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Is NAD+ by NootropicsDepot any good?

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#1 Forever21

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Posted 25 September 2020 - 10:15 PM


I saw this promoted on my email promotion tab today and I wonder if its any good. How does this compare to the one by Alive?

 

 

 

 

https://nootropicsde...eotide-tablets/


Edited by Forever21, 25 September 2020 - 10:15 PM.


#2 able

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Posted 26 September 2020 - 02:38 PM

Looks to be a few $ more than the 30 count bottle Alive used to sell, but I just checked and it seems they quit selling that product.  Price much better on the larger bottles anyways.

 

https://alivebyscien...m/all-products/

 

Looks like the nootropic is a bit different than other products on the market.  They make a tablet, and claim a tablet is more stable than powder or a capsule.  Anyone know if that is true?

 

But theirs is not sublingual like alive. Is designed to be swallowed and go through the stomach to hopefully be transported by slc12a8 in the small intestine, like a capsule.  

 

 


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#3 MikeDC

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Posted 03 October 2020 - 11:40 AM

Why do people still bother with NMN? Sinclair’s own study showed MMN converts to NR before absorption by intestine.
Liu’s Paper also showed NMN is less bioavailable than NR. In addition, NMN is expensive and hard to find a quality product.
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#4 able

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Posted 03 October 2020 - 03:18 PM

Why do people still bother with NMN? Sinclair’s own study showed MMN converts to NR before absorption by intestine.
Liu’s Paper also showed NMN is less bioavailable than NR. In addition, NMN is expensive and hard to find a quality product.

 

No, that is not at all what the most recent study showed, as we already have covered here:

 

https://www.longecity.org/forum/

 

A few reasons I can think of why bother with NMN -  It is stable in blood.  NR is not, and never found in blood.   NMN is quickly transported to blood and muscle (mills 2016).  Mostly though, I think because of Dr Sinclair.

 

As for cost, it seems the lack of patent protection has been driving cost down very fast and NMN now cost far LESS than NR.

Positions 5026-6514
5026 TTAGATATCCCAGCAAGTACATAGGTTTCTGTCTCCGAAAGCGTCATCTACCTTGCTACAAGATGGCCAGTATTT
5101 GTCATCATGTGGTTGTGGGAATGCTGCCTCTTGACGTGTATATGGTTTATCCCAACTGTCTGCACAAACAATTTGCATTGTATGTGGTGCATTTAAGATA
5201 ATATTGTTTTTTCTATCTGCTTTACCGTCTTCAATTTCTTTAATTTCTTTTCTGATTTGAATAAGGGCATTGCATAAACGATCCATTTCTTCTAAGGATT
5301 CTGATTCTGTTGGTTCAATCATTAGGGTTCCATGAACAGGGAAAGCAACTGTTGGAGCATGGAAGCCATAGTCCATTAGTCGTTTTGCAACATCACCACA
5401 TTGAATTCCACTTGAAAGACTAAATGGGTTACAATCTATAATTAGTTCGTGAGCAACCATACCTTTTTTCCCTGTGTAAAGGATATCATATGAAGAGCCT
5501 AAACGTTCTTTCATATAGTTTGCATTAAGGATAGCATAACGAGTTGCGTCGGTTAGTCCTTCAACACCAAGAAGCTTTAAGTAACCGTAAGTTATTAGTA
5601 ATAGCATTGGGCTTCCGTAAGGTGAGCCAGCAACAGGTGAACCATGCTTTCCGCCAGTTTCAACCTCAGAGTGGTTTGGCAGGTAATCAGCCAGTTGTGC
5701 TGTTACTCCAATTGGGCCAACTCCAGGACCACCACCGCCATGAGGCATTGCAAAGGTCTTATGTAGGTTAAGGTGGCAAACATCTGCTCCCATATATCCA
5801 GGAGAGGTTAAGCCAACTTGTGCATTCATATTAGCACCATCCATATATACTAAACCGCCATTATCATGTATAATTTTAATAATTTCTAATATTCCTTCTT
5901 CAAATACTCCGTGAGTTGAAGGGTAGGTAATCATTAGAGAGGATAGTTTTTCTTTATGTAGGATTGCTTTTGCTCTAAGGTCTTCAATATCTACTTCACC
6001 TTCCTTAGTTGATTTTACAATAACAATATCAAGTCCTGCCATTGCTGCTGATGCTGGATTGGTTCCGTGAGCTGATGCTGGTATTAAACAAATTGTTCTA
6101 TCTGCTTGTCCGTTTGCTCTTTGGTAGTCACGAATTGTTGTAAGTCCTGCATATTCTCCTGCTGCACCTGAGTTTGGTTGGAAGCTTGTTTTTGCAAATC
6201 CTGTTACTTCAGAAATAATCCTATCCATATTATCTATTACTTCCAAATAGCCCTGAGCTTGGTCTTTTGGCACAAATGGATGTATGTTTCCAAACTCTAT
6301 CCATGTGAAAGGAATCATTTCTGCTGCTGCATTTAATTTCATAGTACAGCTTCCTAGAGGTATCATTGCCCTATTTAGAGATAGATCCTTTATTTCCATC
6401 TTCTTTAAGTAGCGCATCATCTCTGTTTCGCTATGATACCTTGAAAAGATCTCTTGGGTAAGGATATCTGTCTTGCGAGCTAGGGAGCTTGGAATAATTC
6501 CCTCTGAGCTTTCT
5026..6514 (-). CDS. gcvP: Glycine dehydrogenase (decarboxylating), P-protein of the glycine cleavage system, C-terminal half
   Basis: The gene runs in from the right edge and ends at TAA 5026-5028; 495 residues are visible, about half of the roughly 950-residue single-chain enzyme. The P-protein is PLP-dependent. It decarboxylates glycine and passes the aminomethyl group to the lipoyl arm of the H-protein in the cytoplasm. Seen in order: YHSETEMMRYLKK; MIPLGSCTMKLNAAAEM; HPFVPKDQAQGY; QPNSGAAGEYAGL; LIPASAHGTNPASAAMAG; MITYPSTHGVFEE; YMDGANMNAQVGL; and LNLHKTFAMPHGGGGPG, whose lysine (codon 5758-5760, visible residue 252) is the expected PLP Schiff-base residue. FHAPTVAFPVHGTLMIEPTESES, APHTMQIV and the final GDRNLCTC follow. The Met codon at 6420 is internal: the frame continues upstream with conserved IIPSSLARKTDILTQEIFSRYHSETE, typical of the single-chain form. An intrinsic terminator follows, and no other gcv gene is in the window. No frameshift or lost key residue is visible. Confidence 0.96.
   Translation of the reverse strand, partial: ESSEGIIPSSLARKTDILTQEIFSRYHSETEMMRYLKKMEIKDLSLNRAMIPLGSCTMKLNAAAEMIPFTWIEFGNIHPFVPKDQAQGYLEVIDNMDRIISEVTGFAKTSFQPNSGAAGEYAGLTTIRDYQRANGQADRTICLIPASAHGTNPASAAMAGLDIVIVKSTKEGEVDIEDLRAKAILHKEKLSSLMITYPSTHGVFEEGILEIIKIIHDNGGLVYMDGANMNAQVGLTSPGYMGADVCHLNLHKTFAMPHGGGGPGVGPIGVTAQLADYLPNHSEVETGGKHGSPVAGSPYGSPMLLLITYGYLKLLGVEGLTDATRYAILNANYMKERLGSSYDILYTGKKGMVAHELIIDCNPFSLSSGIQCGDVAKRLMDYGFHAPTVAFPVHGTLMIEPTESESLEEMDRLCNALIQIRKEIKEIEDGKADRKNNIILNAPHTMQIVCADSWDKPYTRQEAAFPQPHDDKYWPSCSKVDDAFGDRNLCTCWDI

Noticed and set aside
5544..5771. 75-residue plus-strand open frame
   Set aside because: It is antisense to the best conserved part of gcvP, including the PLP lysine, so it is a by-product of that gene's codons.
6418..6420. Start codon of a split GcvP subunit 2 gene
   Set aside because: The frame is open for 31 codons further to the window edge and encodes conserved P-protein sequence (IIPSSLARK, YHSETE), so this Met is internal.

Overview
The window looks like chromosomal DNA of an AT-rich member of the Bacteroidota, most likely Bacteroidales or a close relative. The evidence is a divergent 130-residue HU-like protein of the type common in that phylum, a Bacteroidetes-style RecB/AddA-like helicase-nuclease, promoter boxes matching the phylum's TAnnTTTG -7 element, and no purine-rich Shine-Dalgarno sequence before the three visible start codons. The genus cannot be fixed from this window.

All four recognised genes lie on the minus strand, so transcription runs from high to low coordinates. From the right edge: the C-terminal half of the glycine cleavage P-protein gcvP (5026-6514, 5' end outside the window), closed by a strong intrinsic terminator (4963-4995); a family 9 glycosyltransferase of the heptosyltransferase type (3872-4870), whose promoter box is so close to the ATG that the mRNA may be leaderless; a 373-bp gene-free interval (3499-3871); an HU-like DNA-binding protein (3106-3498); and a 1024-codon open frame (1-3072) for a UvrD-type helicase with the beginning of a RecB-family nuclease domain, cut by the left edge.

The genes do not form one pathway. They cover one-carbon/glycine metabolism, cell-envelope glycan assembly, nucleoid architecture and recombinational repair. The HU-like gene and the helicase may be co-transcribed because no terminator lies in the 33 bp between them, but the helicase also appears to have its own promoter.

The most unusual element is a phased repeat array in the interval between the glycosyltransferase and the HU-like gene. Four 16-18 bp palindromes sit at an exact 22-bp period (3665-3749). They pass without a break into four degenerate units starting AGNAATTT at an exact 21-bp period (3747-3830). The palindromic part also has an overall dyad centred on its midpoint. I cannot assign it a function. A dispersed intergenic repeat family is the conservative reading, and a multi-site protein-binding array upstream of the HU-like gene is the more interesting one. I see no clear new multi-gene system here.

100 grams NMN for $260 = $2.6 per gram

 

https://alivebyscience.com/

 

9 grams NR for $120 = $4.45 per gram.  (probably a bit better pricing somewhere)

 

https://www.amazon.com/


Edited by able, 03 October 2020 - 03:48 PM.

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#5 MikeDC

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Posted 03 October 2020 - 08:50 PM

You are comparing bulk NMN price with capsule price for NR.
NR is 9g for $30 or $3.33/gram.
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#6 MikeDC

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Posted 03 October 2020 - 08:53 PM

You just keep repeating bad information. Liu’s Paper showed NR is more stable in blood.
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#7 able

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Posted 03 October 2020 - 09:05 PM

You just keep repeating bad information. Liu’s Paper showed NR is more stable in blood.

 

 

Seriously?  Even Dr Brenner admits NR is quickly metabolized to NAM in blood, hence they are never able to find it in blood.

 

Do we really have to go drag up the studies that show this?  

 

The study with nursing mice showed no NR in blood or breast milk.  The nursing pups did show great benefit, but Dr Brenner admits it is from the increased NAD+, not from the non-existent NR increase.  NR is great for the liver, but either doesn't make it to blood, or too quickly metabolized to reach most tissues as NR.

 

This post is about NMN brand(s).  Why must you constantly distract and ruin every post with your NR cheerleading.


Edited by able, 03 October 2020 - 09:07 PM.

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#8 MikeDC

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Posted 03 October 2020 - 09:34 PM

Yes, NR is not stable in the blood. But NMN is worse.

Attached Files


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#9 able

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Posted 03 October 2020 - 10:11 PM

Yes, NR is not stable in the blood. But NMN is worse.

 

Way off once again.

 

That study shows very little NMN and NR escape the liver to make it to the bloodstream.

 

It does not show anything about how stable they are if introduced to the blood.

 

 

ABS has a pretty thorough article that quotes from 4 studies that show NMN is stable in the blood and NR is not.  One chart, and some quotes:

 

nr-is-not-stable-1-600x259.png

 

 

 

NMN exhibits a relatively high chemical stability 

Surprisingly, NR was also rather efficiently hydrolyzed to NAM.

degradation of NR to NAM within one hour, while NMN is stable in blood (3).

 

Oral NR dosing increased circulating NAM 40-fold while NMN remained unchanged and NR was detected only at trace levels in the blood.

Orally administered NR that reaches the muscle appears to enter in the form of liberated NAM.

NR quickly disappears from the bloodstream, and is almost undetectable 1 h after intraperitoneal administration at 500 mg/kg.

Elegant tracer experiments demonstrated that after oral intake, NR was utilized as such by the liver, while it predominantly reached the peripheral tissues as its degradation product, NAM.


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